Archive

Archive for the ‘Fiscal Policy’ Category

The First Serious Candidate of 2012?

April 26, 2011 1 comment

Unpublished update: I wrote part of this article on Friday, with Ron Paul still “thinking.” Then boom, Monday he gets in. So some of this should be taken with that in mind–I’ve edited it since, but in my mind Paul is just “getting” in, so I haven’t completely made the transition. So I must say something I would have never said in 2008: Paulistas, I apologize.

It’s official: Gary Johnson will be seeking the Republican nomination in the 2012 primaries.

Gary who?

Gary Johnson, the former Governor of New Mexico. It’s alright if you don’t remember him–his term ended in 2003. You may recall, though, a governor of a smaller western state being one of the highest ranking Republicans (and indeed, official of either party) to call for the decriminalization of marijuana. Yeah, that was him. So why am I getting excited over a candidate that would seem, at face value, to be little more than a historical footnote?

Well, for starters, I see Johnson as the first serious candidate to officially enter the race. Now now, I know what you’re thinking–don’t Tpaw, Mittens, even the Donald have a better chance at this point? Perhaps, but as you’ll hear me belabor over the next six months while I continue to write on the ebb and flow of the race, because, hey, even an unpaid blogger seeks good copy, things change. Nobody could beat George H.W. Bush in the early part of 1991. Nobody.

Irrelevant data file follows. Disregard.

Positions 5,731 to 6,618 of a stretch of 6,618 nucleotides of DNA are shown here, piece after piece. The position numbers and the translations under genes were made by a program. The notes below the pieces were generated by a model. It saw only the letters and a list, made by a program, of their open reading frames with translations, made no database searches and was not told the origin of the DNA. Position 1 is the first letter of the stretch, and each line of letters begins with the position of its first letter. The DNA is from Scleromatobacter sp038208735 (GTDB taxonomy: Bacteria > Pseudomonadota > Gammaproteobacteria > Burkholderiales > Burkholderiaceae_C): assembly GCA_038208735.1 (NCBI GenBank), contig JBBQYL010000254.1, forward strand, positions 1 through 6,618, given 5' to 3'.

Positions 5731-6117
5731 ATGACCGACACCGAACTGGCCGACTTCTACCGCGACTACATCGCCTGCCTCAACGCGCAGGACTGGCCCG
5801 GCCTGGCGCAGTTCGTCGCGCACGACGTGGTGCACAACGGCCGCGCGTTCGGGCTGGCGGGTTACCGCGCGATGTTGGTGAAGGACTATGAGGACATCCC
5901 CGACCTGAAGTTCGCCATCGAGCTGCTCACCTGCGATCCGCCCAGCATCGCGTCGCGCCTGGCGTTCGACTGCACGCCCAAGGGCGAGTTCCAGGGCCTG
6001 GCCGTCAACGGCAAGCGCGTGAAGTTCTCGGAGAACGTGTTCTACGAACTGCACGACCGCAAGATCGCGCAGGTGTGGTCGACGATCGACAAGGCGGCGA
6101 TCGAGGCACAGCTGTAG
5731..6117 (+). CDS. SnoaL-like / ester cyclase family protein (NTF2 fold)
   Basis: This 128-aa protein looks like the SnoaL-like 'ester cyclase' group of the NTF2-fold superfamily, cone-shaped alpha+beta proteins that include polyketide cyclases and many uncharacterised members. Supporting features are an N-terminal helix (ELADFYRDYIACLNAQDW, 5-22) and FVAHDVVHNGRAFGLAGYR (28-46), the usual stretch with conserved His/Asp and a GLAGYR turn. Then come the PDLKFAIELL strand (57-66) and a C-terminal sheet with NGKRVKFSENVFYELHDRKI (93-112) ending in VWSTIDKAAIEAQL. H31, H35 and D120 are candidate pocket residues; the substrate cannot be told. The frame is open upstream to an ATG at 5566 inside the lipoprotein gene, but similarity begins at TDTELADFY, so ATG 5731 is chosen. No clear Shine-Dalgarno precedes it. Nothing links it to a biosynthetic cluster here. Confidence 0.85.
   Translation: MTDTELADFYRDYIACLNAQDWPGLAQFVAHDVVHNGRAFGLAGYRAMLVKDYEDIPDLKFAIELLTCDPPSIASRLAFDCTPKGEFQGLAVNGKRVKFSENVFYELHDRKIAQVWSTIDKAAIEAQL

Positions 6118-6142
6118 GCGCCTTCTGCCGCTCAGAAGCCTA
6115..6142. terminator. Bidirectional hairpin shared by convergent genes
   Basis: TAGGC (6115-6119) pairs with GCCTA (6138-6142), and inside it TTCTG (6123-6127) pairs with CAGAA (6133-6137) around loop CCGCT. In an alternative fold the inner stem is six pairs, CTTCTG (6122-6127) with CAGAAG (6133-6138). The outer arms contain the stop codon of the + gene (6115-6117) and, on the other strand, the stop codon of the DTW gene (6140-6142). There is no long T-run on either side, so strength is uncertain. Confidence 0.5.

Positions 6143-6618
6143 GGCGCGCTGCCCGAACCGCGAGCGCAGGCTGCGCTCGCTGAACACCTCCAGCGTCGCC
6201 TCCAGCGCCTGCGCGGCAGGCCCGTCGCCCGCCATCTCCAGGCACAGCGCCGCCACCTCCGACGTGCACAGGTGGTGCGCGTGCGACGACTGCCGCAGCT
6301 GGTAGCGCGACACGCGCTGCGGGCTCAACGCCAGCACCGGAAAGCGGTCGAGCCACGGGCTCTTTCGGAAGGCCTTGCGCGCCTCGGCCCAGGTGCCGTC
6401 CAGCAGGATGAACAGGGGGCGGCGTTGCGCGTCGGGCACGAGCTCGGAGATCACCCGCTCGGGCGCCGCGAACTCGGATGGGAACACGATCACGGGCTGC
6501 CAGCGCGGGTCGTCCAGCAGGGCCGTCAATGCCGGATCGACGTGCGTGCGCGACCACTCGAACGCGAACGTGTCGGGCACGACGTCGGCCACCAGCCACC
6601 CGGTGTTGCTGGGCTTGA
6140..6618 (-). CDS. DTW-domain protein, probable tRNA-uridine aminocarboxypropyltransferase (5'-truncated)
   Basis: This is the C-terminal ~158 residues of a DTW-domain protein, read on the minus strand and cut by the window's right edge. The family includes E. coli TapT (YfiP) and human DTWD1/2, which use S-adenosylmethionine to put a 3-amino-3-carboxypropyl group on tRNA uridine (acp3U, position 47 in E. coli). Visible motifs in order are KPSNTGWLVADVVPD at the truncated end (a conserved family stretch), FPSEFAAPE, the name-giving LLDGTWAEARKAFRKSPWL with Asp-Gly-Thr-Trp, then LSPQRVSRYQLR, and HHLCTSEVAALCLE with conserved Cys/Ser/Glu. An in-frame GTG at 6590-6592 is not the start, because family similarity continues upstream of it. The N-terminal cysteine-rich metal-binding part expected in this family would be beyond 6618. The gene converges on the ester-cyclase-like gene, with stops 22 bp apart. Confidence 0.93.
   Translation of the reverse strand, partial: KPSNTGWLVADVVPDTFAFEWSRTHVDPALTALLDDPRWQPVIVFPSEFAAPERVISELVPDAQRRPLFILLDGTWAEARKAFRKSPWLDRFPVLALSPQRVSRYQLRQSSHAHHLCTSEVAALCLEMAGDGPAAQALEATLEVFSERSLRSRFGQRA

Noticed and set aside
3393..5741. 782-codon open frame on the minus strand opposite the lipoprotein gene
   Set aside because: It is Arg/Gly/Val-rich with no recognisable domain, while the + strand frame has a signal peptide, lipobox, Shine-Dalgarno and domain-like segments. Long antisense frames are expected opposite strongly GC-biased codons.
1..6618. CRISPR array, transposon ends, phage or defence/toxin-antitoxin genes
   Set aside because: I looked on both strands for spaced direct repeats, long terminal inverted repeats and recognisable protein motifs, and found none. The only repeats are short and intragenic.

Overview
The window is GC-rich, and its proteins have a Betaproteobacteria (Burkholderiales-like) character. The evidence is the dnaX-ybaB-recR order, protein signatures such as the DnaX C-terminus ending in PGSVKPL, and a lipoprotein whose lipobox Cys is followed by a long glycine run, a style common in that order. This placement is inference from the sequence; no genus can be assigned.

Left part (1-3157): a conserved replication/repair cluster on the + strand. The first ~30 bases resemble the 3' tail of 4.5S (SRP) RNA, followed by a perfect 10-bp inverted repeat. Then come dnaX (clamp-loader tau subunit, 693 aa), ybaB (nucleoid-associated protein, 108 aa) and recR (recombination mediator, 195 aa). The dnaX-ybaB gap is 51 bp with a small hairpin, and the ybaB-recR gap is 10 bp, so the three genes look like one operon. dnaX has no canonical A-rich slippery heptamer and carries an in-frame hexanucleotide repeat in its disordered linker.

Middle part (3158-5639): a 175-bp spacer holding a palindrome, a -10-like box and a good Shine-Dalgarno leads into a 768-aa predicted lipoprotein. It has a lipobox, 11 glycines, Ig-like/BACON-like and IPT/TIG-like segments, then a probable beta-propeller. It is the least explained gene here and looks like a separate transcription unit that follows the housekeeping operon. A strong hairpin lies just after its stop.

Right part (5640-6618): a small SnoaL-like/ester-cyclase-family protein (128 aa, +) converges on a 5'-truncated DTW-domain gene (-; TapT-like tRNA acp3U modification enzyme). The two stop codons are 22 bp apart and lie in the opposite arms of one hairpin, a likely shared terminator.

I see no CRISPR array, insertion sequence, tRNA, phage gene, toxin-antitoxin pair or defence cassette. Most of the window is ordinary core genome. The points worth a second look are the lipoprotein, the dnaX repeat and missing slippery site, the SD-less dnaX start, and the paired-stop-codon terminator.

But when I say serious, I don’t mean an attitude of a candidate that’s “in it to win it.” What I mean is a candidate that is serious about their ideology and has put forth or presents real solutions to the problems facing America. Newt may have once stood on the edge of being that candidate, but nowadays, he’s more “anti” than anything else. Romney, well, we’ve already discussed Romney’s issues–in that there are really few he hasn’t flipped or flopped on. Huckabee, too, is largely a Tea Party cheerleader these days. And although I’ll admit that I’m anxiously awaiting Pawlenty’s alternative budget, right now, he seems more focused on shaking the perception that he’s just too dull to take on the One.

Read more…

Advertisements

Coburn unveils Stimulus Silliness

December 9, 2009 Leave a comment

Via the Cato Institute we learn that the Senate’s often provocative fiscal watchdogs, Senator Tom Coburn of Oklahoma and Senator John McCain of Arizona, have released a new 100 page report detailing some of the sadly goofy uses of stimulus funds. Some of the lowlights of your (and your children’s, and their children’s) tax dollars at play work include: